Supplementary exercises from Magrab

E.B. Magrab, An Engineer's Guide to MATLAB, Prentice Hall, 2000.

You should now be in a position to work through any or all of the examples and exercises

from chapters 1 & 2 of this book. If you lack confidence, then you are recommended to

try as many exercises as you need.

Worked example ("square wave")

Magrab Exercise 2.14 (a): Plot the series below over the indicated range of t. Use 100

terms to sum each series

( ) ( )

=

=

1 1

2 2

1,3,5,

4 1

sin 2

n

f t n t t

n

Create the vectors n and t to contain the n values for the series and all the values of t to

be used, ie:

( )

( )

=

=

1 3 5 ... 201

0.5 0.49 0.48 ... 0.5

n

t

By multiplying the matrix n' by t appropriately, create a matrix whose first column is the

values of

( )

sin 2n t for the first value of t, the second column is for the second value

of t etc.

( )

= sin 2 ' M n t

Create a matrix p from n as follows using "dot divide", ie ./

( ) =

1 1 1

3 5 201

1 ... p

Now multiply p and M, and you should be left with a row of values of f(t). Note that

Matlab automatically does the summing for you. Why is this?

= f p M

Further example ("saw tooth")

Magrab Exercise 2.14 (b). Calculate similarly for

( ) ( )

=

= +

1

1 1 1

sin 2 1 1

2

n

f t n t t

n

1M COMPUTING 2002-2003 3

RPT page 1 of 4 20/11/02

TUTORIAL EXERCISE 3

SCRIPTS

Theory of Line of Best Fit

For a set of data points ( ) ( ) ( ) ( ) { }

1 1 2 2 3 3

, , , , , , , ,

n n

x y x y x y x y , the straight line which

best fits the points is y mx c = + , for values of m and c that have to be calculated. The

formulae for these values can be shown to be as follows using matrix notation:

1 1

2

1 1 1

n n

i i

i i

n n n

i i i i

i i i

c n x y

m x x x y

= =

= = =

=

(1)

or,

1

1 1

2

1 1 1

n n

i i

i i

n n n

i i i i

i i i

c n x y

m x x x y

= =

= = =

=

(2)

This will be used a bit later.

Graph

The file 'waterdata.mat' contains the values of temperature and absolute pressure for

saturated water and steam. It is a MATLAB .mat file, containing (1) T , temperature

values and (2) corresponding p , pressure values.

Copy the file to your area of the hard disk.

Change your working directory to be the one where the file now is

Load the file into MATLAB using the instruction load "waterdata "

Now have a look at the variable data. You should see two variables, T and p,

temperature and pressure respectively.

Plot the points on a graph with red crosses with T along the x-axis and p along the y-

axis.

1M COMPUTING 2002-2003 3

RPT page 2 of 4 20/11/02

m-file

Create a new .m file. If your initials are rpt , then Save the file with the name

waterrpt.m using the File Save As command.

Add comments to the top of the file indicating who wrote it, when, and what it's

purpose is. (You are going to write the instructions in the file to do a linear

approximation to some data). Remember that comments begin with %

Add to the .m file commands to draw the graph that you created above.

Run the .m file and check that it works properly.

FROM NOW ON, SAVE AND RUN YOUR FILE FREQUENTLY TO CHECK THAT IT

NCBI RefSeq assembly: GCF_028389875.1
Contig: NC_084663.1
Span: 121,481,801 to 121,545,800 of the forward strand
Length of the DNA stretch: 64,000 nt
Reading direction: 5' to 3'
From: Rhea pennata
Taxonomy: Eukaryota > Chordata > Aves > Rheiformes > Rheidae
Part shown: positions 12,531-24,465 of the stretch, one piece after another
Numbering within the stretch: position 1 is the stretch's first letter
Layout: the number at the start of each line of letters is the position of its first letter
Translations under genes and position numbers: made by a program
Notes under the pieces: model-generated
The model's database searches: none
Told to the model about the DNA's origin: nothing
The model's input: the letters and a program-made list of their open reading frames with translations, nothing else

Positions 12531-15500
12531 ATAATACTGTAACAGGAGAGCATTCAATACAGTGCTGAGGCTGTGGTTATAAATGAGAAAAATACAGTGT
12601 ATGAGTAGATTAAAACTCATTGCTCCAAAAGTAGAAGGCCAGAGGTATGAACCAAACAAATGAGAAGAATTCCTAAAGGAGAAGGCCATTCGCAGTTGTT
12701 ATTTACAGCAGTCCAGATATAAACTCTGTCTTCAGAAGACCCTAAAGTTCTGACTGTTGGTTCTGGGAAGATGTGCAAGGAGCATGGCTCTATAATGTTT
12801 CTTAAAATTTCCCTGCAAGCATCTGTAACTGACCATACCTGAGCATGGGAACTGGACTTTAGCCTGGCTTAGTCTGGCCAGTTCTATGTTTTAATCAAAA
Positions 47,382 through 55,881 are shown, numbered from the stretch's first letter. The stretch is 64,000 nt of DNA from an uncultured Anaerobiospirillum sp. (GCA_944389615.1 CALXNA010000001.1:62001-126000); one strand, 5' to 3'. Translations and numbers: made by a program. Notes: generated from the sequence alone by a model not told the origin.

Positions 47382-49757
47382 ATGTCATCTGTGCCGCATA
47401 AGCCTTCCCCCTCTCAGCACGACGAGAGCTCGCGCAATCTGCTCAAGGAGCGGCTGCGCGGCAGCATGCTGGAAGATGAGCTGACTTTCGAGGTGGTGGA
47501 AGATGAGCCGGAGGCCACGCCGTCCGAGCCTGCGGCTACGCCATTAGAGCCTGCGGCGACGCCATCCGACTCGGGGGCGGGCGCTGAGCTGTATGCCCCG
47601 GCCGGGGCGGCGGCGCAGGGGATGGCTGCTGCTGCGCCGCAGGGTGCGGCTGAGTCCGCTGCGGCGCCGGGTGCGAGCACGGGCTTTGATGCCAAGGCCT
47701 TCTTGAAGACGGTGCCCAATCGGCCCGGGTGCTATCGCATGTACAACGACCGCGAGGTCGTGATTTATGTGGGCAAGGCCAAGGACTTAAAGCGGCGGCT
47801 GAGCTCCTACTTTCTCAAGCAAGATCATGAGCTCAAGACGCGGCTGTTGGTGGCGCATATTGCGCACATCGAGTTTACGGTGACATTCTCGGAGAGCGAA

IS WORKING AND PRODUCING SENSIBLE RESULTS.

Line of Best Fit

As described in the lecture, and given in

the formulae above, calculate the line of

best fit for the data, and draw it on the

graph (all in MATLAB). Give here the

values, and sketch the line of best fit once

MATLAB has drawn it for you.

m = ...........................................................

c = ............................................................

1 1

2

1 1 1

n n

i i

i i

n n n

i i i i

i i i

c n x y

m x x x y

= =

= = =

=

FILL IN THE VALUES:

1 1

2

1 1 1

n n

i i

i i

n n n

i i i i

i i i

n x y

x x x y

c

m

= =

= = =

=

0 20 40 60 80 100 120 140 160 180 200

-4

-2

0

2

4

6

8

10

12

14

Sketch line of best fit on graph

1M COMPUTING 2002-2003 3

RPT page 3 of 4 20/11/02

Quadratic of Best Fit

In fact, because the data in this example definitely does not form an approximately linear

relationship, the results are very poor. Therefore, it is better to try to fit a quadratic to

this data.

For a set of data points ( ) ( ) ( ) ( ) { }

1 1 2 2 3 3

, , , , , , , ,

n n

x y x y x y x y , the quadratic (or parabola)

which best fits the points is

2

2 1 0

y a x a x a = + + , for values of

0 1 2

, , a a a that have to be

calculated. The formulae for these values can be shown to be as follows using matrix

notation:

2

0

1 1 1

2 3

1

1 1 1 1

2 3 4 2

2

1 1 1 1

n n n

i i i

i i i

n n n n

i i i i i

i i i i

n n n n

i i i i i

i i i i

n x x a y

x x x a x y

x x x a x y

= = =

= = = =

= = = =

=

or,

1

2

0

1 1 1

2 3

1

1 1 1 1

2 3 4 2

2

1 1 1 1

n n n

i i i

i i i

n n n n

i i i i i

i i i i

n n n n

i i i i i

i i i i

a n x x y

a x x x x y

a x x x x y

= = =

= = = =

= = = =

=

Using MATLAB, calculate the values of

0 1 2

, , a a a . Do all the calculations by typing the

commands into your .m file, saving it and running it. Fill in the following:

2

1 1 1

2 3

1 1 1 1

2 3 4 2

1 1 1

1

0

1

1

2

n n n

i i i

i i i

n n n n

i i i i i

i i i i

n n n n

i i i i i

i i i i

n x x y

x x x x y

x x x x y

a

a

a

= = =

= = = =

= =

= =

=

Hence

2

y x x = + +

1M COMPUTING 2002-2003 3

RPT page 4 of 4 20/11/02

Plotting best fit quadratic & cubic

Now that you have calculated the required values, plot the quadratic of best fit on the

same graph as before.

Write here the lines that you use in your .m file to do this.

You should find now that the parabola is a much better fit than the straight line. This

process can be repeated for higher orders of fit. The matrices follow the same pattern.

However, the function polyfit is already designed to do this.

Read the help on the polyfit function, then

use the function to calculate and draw the best cubic for the data.

Add the appropriate lines to your .m file.

Show the resulting graph and the .m file that produced it to a tutor with

original data with red crosses

linear fit

parabola (ie quadratic) fit

cubic fit

Check Point Student's Name(s) Tutors' Initials Date

Ask a tutor to check and sign your

work before you proceed or leave

Supplementaries: Magic & Rand